TAUNTON — A massive rumble followed by heavy flames shattered the early-morning calm at Taunton Municipal Airport Sunday as a single-engine plane crashed in a gully on takeoff, killing both occupants.
The victims were tentatively identified Sunday night by the Bristol district attorney’s office as John Schmouth, 69, of Brockton, the pilot, and Roland Deslauriers, 61, of Bridgewater.
“Although next-of-kin notifications have been made and investigators believe they have identified both victims, the confirmed identities of the two victims will not officially be known until the medical examiner’s office conducts autopsies,” Gregg Miliote, spokesman for the district attorney’s office, said in a prepared statement.
Authorities said dental records would be needed to positively identify them.
A man who identified himself as Deslauriers’s father said late Sunday that his son had a decades-long passion for airplanes.
“I’m having a rough time today,” the elder Deslauriers said during a brief phone interview. “He was a terrific pilot, but he wasn’t flying the plane.”
He declined to comment further.
Early Sunday morning, Carol Oliver, 69, heard the crash from her home about a half-mile away.
“I heard like a bang, almost like a tremor,” she said at the scene. “Then I heard all the fire and the police and the ambulances. Something major had to have happened.”
Taunton police received a call at 6:38 a.m. reporting the crash, Lieutenant Robert Casey said.
The plane was attempting to take off when it went down near Westcoat Drive, the road leading to the small municipal airport, authorities said.
No one on the ground was injured.
Keith Holloway, a spokesman for the National Transportation Safety Board, said the plane was an Aeronca 7AC, a type of small plane introduced in 1945 that has a single propeller and a wide, continuous wing over the fuselage.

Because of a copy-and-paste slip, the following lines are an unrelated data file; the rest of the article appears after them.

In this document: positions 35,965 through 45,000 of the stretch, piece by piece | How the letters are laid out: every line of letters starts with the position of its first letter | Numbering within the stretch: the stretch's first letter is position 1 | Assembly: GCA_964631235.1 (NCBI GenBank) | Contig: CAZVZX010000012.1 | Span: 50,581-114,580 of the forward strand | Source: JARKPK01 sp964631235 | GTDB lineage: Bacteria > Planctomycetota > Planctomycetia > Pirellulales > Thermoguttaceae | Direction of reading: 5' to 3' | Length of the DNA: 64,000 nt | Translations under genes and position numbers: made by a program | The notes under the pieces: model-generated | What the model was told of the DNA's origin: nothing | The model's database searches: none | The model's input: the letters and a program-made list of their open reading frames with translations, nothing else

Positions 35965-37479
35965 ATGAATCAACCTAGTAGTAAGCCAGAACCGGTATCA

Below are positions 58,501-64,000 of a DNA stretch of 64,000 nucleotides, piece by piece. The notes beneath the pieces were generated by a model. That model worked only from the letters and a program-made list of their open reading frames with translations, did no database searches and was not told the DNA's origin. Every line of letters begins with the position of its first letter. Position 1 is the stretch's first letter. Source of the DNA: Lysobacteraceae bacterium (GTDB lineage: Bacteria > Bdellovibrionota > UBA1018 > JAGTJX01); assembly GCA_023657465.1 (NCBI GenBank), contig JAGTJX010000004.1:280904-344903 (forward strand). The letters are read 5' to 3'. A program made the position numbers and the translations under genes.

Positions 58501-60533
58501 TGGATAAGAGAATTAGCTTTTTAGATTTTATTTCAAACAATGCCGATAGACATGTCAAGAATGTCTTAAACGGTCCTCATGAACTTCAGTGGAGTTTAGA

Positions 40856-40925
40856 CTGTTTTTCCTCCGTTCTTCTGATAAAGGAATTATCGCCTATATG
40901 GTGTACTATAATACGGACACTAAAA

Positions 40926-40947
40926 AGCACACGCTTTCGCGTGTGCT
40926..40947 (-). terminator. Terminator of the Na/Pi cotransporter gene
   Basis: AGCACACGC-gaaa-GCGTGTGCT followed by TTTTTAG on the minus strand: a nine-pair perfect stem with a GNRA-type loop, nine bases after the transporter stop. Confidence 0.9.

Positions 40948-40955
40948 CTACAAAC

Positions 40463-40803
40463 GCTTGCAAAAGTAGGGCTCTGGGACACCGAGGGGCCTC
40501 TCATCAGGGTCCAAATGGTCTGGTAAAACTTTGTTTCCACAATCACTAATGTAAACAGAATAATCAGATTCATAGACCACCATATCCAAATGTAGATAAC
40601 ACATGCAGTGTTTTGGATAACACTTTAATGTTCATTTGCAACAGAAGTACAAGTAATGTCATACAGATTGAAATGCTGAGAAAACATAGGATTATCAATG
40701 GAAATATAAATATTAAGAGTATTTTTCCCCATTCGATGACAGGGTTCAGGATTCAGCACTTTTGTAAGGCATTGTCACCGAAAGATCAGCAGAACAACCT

Holloway said the plane that crashed was built in 1946 but had only recently been purchased by the owner.
He said investigators would inspect maintenance records for the aircraft, examine the wreckage for evidence of mechanical issues, and seek radar data that might show its trajectory.
James Madigan, a commissioner with the Taunton Municipal Airport Commission, said at the scene Sunday that he arrived at about 6:30 a.m. and found Taunton firefighters working to extinguish the flames.
The fire destroyed the aircraft.
Madigan said the plane had only two seats, one in front of the other.
“There isn’t much to the aircraft,” he said. “It’s a fabric-covered aircraft.”
For such planes, he said, there is no requirement to file a flight plan or sign in and out of the airport.
“It’s just like you get in your car and drive. You don’t have to tell anybody where you’re going,” he said.
Local and State Police as well as the Fire Department, the state medical examiner’s office, the Federal Aviation Administration, the Massachusetts Aeronautics Commission, and the state Department of Transportation are cooperating in the investigation, authorities said.
Those agencies will coordinate the investigation with the National Transportation Safety Board.
The airport was not shut down Sunday, and small planes continued to take off and land throughout the day.
Taunton Mayor Thomas Hoye Jr. spoke at the scene at 11 a.m. after viewing the gully where the plane crashed, describing it as “a tragic scene.”
“At this point it just looks like a horrible accident, just a terrible tragedy,” he said.